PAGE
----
Medal of Honor: Warfighter review
Like its greatest rival Call of Duty, Medal of Honor started in the World War II era and has recently stepped into the realm of modern warfare. Rebooted to great hype and fanfare in 2010, EA’s military shooter sadly failed to win over hardened CoD fans, but that hasn’t stopped the publisher from having a second crack. Does Medal of Honor: Warfighter do enough to take the focus off the incoming Black Ops 2, or does it completely miss the target? Get in line, soldier – we’re about to find out.
While Call of Duty has slowly but surely tip-toed into the sphere of futuristic combat, Medal of Honor continues to root itself in reality and even goes as far as feature real-world military experts and actual war-torn locations. This level of authenticity is impressive, and lends the game an immersive feel – there are times when it you can’t help but shake the impression that this is as close to being in battle as you can possibly get, save for signing up with the army and flying over to Afghanistan.
Visually, Medal of Honor: Warfighter does a fine job of harnessing the power of the Frostbite 2 engine to create some truly amazing environments. Granted, they’re mostly portrayed in varying shades of grey and brown, but even the drab colour pallette can’t prevent the game from looking stunning.
Alongside the single-player portion of the game, Medal of Honor: Warfighter comes with a robust online offering, although it’s not coded by Battlefield studio Digital Illusions, as was the case with the online component of the previous title. Even so, it’s an impressively fleshed-out experience, and follows Call of Duty’s example of giving players sizeable solo and multiplayer offerings.
For all of Medal of Honor: Warfighter’s positive elements, it’s impossible to ignore the fact that the game is rushed and buggy. The AI of both your enemies and your fellow soldiers is laughably bad and it’s not uncommon to spot characters acting strangely, seemingly detached from the events around them. Your team members are so unpredictable that entering a firefight often feels like a game of chance; more often than not, you’ll be outnumbered while your AI-controlled buddies huddle together in the previous room. Not that it matters all that much – on the whole, your opponents are just as dim-witted.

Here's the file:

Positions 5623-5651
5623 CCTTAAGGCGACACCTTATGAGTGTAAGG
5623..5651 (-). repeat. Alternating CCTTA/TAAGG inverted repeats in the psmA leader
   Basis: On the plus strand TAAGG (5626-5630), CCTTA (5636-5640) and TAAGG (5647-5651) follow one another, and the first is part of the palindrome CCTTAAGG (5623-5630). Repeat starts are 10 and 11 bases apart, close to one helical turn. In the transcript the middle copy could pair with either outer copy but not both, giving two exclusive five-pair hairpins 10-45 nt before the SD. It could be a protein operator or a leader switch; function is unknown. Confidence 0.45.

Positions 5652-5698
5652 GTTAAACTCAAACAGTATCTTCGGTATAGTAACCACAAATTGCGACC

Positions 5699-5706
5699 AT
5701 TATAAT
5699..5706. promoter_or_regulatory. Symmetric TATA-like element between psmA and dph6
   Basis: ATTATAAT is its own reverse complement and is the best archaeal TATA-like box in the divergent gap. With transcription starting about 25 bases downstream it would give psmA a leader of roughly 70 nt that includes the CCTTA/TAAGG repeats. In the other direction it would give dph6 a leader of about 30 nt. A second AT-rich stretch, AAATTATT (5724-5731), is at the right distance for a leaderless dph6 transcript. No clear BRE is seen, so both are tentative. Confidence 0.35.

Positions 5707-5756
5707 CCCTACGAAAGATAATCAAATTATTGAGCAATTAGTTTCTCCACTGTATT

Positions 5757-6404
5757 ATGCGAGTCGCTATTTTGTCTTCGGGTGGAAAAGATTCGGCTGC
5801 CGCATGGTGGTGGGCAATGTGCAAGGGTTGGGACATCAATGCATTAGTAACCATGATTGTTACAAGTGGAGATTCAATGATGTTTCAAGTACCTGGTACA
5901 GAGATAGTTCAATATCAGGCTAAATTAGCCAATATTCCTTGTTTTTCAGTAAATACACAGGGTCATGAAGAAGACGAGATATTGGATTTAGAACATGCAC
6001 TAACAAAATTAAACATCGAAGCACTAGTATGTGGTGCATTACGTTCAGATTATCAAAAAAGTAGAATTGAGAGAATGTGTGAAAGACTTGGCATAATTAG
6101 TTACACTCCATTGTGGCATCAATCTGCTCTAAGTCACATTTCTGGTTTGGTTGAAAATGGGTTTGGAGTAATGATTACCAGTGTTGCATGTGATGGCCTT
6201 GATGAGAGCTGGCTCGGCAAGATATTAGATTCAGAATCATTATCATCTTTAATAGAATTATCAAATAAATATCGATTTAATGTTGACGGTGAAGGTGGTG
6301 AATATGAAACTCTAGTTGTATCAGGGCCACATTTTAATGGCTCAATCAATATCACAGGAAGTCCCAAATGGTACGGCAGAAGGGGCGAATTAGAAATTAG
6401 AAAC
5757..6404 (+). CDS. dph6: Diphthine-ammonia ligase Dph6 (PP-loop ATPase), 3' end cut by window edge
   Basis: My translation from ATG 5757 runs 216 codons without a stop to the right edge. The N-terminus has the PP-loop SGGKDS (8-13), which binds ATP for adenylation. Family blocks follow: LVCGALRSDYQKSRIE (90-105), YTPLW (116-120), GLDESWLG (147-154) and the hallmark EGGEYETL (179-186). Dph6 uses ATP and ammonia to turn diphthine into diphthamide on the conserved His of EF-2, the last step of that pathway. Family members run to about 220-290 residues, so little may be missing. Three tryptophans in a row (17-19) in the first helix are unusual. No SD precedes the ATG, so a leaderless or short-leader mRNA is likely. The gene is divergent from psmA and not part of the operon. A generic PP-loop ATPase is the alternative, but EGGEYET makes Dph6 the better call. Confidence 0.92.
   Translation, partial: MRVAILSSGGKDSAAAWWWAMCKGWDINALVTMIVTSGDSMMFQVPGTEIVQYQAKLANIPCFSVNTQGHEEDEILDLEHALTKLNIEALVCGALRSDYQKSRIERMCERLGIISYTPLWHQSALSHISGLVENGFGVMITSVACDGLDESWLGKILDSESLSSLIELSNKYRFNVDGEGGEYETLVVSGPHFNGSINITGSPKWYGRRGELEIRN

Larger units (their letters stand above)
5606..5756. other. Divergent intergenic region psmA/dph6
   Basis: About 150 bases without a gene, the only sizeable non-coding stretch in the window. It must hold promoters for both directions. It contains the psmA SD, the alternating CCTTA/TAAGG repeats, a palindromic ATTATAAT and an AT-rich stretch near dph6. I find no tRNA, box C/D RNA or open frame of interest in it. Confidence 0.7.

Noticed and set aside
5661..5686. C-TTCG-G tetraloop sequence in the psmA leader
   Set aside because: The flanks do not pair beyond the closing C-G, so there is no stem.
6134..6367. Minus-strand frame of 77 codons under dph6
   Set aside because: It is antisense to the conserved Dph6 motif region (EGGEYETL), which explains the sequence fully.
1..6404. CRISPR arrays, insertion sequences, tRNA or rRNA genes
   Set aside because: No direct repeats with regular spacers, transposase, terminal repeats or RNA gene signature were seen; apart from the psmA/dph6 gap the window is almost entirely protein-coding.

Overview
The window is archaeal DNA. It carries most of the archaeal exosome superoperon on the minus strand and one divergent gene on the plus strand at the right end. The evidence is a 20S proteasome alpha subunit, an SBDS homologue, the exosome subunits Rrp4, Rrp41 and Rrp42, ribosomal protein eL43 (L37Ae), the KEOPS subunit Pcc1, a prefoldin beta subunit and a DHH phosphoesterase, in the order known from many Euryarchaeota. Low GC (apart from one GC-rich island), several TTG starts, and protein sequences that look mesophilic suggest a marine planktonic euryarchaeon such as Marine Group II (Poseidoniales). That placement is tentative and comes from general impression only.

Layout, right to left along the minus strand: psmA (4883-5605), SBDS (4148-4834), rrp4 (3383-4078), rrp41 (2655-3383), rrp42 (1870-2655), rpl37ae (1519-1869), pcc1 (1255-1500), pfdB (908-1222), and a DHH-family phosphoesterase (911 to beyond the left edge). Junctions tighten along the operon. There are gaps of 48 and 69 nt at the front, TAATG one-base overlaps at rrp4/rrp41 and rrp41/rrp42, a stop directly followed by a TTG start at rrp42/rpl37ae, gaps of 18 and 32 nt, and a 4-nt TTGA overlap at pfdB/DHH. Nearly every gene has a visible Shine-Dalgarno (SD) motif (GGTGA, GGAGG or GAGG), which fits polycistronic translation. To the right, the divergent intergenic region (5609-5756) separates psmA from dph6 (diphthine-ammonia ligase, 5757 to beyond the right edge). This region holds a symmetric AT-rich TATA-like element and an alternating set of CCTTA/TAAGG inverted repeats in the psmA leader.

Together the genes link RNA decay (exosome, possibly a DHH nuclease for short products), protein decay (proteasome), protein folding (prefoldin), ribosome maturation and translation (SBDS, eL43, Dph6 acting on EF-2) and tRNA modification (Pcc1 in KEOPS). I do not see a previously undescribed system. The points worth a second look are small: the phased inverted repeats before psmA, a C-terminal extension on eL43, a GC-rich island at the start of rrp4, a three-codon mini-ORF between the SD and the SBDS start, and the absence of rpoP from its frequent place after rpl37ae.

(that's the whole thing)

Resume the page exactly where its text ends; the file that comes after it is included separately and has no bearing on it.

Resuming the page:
Poor programming isn’t Medal of Honor: Warfighter’s only failing, however. We’re sorry to say that the storyline and dialogue are terrible, even by the shallow standards of the military first person shooter genre. The characters you fight shoulder-to-shoulder with may be based on real-life individuals, but they’re totally devoid of personality and it’s impossible to feel any comradeship or empathy with them. As a result, the wafer-thin plot carries no weight and quickly descends into a generic mish-mash which has been seen elsewhere a million and one times before.
The bottom line
Medal of Honor: Warfighter may be facing off against Activision’s Call of Duty franchise, but this is a totally unequal contest. EA’s offering feels rushed and half-baked, lacking innovation, style, character and drama. By sticking so closely to real events the developers have effectively robbed themselves of the opportunity to create a fresh and engaging story, and the programming errors which litter the game sap away any potential enjoyment that might otherwise have existed.
Releasing this game so close to the launch of Call of Duty: Black Ops 2 might seem like a bold move on EA’s part, but we imagine it will blow up in the company’s face like a badly-timed grenade. It’s a real shame, as the Medal of Honor series was once seen as the yardstick against which all other war shooters were judged – now, it’s just an also-ran release standing in the shadow of its dominant rival.
2 out of 5